the thoroughly frustrated Brits are already wondering aloud what needs to be done to win

the thoroughly frustrated Brits are already wondering aloud what needs to be done to win
the thoroughly frustrated Brits are already wondering aloud what needs to be done to win

The British press is still reeling from the breaking of the song contest. Desperate Brits are already wondering aloud what needs to be done to win the competition.

It all started in October of last year, when O. Aleksanderis accepted the invitation to become the representative of the United Kingdom “Eurovision” contest.

The artist has already participated in the song contest once in 2022, but then the time did not seem right.

In his place, the British sent little-known Tik Tok singer Sam Ryder, who performed the ballad “Spaceman”.

True, he was lucky. The artist took second place, the UK’s best result in over 20 years.

in 2023 O.Aleksanderis started recording his first solo album. Maybe one of these songs, he thought, would be good for Eurovision?

A call was made. Deals were made. And during the next two months, with the strictest secrecy, preparations began.

“We had to hold meetings at Olly’s manager’s house so no one would hear what was going on.

It was actually a very interesting period. I had never done anything that was so stealthy before. I felt like I was a spy,” said creative director Theo Adams.

When the ‘Years & Years’ singer was rumored to be representing the country in December, it seemed too good to be true for Eurovision fans.

A cute, chart-topping pop star with worldwide fame, great performances and a lifelong love of Eurovision?

It couldn’t have been more appropriate, the BBC reported.

“Having a real pop star representing the UK this year is a great start,” agreed actor Graham Norton in an interview this week.

“Olly has already done everything you can’t prepare someone for – he’s played to huge crowds, he knows how to communicate with the cameras and he’s used to a lot of pressure.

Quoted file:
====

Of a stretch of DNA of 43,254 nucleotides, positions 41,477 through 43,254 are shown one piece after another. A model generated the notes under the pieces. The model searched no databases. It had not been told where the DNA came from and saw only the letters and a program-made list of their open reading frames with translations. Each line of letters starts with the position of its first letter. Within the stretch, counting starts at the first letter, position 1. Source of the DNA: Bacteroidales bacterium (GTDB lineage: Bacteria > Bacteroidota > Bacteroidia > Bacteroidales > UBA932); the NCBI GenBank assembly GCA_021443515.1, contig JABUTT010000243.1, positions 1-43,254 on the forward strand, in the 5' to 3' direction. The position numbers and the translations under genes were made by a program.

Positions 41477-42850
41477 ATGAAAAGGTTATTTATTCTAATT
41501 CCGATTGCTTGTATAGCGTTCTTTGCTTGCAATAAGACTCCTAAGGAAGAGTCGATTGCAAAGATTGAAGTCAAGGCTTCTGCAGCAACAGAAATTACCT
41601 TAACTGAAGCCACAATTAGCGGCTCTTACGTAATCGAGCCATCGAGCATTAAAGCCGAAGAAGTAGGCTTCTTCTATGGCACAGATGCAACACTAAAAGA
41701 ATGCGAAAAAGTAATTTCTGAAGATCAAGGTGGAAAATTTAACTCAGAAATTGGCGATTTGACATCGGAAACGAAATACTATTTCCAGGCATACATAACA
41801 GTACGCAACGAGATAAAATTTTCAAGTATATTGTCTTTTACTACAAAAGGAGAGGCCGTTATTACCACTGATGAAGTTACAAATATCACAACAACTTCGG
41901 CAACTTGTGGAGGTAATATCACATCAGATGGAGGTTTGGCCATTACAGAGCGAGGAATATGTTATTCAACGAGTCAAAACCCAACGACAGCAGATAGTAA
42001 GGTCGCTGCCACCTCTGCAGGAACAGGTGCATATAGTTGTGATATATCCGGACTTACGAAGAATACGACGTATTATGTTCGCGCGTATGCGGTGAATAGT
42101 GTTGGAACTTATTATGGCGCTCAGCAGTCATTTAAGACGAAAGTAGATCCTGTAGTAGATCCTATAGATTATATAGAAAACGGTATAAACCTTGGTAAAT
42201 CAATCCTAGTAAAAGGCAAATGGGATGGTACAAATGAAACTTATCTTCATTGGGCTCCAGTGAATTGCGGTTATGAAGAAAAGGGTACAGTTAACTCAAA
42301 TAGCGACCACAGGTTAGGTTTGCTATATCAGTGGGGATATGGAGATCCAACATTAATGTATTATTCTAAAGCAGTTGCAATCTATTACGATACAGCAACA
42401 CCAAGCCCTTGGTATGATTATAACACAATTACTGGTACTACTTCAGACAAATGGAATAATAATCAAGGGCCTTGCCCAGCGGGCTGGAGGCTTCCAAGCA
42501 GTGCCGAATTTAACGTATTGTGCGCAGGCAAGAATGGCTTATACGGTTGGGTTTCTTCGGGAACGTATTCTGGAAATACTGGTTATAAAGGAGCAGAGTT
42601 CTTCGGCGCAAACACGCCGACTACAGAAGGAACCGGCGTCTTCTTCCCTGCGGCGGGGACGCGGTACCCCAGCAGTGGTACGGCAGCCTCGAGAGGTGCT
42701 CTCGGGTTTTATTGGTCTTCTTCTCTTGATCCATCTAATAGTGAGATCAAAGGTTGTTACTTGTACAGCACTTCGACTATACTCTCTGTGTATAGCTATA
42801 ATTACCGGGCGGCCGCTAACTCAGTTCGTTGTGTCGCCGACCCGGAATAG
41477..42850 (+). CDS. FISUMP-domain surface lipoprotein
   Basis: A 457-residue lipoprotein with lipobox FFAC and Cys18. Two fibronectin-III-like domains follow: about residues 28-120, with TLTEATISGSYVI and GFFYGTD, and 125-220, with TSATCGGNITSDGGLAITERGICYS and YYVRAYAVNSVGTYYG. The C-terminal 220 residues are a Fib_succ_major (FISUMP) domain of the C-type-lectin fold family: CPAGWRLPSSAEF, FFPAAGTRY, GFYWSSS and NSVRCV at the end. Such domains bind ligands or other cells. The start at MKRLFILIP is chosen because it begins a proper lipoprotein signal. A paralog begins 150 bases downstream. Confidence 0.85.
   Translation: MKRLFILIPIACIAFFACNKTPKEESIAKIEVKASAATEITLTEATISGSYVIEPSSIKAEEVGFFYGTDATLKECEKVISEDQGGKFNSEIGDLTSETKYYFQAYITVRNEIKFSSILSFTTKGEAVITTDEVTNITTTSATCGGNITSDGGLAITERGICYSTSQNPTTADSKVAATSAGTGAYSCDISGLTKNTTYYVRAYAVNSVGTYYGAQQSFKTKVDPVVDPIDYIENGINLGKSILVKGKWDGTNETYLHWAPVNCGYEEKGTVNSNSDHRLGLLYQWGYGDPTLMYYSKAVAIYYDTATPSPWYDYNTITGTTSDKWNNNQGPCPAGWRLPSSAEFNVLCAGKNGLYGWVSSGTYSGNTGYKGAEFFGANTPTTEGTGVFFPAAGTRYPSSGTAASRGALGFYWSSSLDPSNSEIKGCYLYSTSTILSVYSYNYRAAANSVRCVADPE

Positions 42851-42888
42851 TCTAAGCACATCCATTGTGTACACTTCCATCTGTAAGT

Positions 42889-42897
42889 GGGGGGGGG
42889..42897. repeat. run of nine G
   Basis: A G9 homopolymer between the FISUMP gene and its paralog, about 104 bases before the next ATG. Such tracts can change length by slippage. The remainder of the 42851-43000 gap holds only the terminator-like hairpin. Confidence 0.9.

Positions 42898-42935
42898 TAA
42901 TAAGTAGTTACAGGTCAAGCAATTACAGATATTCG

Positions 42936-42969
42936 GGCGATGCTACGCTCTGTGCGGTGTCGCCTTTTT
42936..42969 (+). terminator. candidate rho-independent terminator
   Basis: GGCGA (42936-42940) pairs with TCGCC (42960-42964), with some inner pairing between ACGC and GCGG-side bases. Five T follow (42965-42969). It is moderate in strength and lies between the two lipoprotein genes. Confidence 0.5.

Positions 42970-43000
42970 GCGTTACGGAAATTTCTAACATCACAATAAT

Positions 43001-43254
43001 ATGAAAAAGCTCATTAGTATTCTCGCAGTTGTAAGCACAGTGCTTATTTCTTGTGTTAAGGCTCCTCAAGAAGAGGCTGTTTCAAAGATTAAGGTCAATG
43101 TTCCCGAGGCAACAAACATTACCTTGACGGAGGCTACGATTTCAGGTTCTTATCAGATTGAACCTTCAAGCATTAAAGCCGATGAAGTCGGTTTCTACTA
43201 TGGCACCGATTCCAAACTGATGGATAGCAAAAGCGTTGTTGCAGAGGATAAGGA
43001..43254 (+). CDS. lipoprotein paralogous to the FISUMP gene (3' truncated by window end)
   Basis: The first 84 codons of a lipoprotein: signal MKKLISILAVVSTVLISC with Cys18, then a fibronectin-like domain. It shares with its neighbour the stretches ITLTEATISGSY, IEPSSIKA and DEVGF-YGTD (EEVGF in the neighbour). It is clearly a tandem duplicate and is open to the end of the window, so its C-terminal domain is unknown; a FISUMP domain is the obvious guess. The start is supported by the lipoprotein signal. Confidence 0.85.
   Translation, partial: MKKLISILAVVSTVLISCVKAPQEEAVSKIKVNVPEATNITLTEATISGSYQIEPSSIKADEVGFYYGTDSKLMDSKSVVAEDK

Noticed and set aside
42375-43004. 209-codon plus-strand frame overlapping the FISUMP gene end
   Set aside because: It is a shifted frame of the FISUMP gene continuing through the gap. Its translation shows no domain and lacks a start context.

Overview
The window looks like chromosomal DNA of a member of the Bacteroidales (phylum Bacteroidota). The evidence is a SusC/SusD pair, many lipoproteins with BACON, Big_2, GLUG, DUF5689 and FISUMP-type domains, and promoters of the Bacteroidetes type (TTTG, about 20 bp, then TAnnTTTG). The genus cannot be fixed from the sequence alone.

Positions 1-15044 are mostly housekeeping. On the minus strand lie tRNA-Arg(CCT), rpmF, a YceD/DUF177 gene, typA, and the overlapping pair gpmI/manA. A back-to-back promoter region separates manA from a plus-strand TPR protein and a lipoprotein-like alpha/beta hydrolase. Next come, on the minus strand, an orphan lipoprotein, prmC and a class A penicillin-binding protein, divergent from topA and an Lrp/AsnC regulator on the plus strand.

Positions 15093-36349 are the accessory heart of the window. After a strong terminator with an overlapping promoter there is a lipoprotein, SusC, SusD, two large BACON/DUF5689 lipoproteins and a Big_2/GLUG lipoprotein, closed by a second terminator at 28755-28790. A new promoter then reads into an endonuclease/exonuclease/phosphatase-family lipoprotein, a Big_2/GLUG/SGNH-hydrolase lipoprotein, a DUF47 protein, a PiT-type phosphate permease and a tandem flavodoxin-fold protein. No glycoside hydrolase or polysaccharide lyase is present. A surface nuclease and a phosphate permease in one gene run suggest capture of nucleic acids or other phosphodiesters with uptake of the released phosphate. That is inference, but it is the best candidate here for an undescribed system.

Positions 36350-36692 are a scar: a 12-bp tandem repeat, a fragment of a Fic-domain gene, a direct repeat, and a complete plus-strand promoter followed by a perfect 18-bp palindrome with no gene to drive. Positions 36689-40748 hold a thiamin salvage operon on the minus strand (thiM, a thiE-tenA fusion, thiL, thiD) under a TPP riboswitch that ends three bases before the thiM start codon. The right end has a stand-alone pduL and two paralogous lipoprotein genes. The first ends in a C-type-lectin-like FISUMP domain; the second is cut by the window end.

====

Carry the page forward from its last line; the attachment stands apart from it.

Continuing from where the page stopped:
He’s a great performer and a great singer,” agreed singer Neil Tennant.

On Saturday in Malmö, the song “Dizzy” by the British representative took 18th place out of 25.

All 46 points were awarded to him by the commission. He scored zero points in the public vote.

Nevertheless, it was not the worst result. The United Kingdom suffered more embarrassing defeats.

But the expectations were so high that this year’s result seems particularly painful for the British.

It has been 27 years since the United Kingdom last won the competition.

“So what went wrong and how can the country improve its chances?” asked the BBC.

Was it a song?

Dizzy was hailed by the British press as a great radio hit and featured stars such as Dua Lipa.

“It pulses and pulses in all the right places. The constant movement of the chorus chords is intoxicating.

That’s why the panel liked it. Swedish evaluators gave Dizzy eight points out of a possible 12.

But the audience doesn’t know or care about the intricacies of songwriting. They sided with such critics who called the song unexceptional.

Dizzy wasn’t a bad song. She just wasn’t good enough to get people to pick up the phone and vote,” the BBC wrote.

Was it a performance?

“After many years, when unverified, petty participants were sent to Eurovision, O. Aleksanders organized an impressive television performance.

Computer-controlled cameras synchronized with sharp choreography made the star look as if he and his dancers were being tossed around the inside of a spaceship hurtling through a black hole.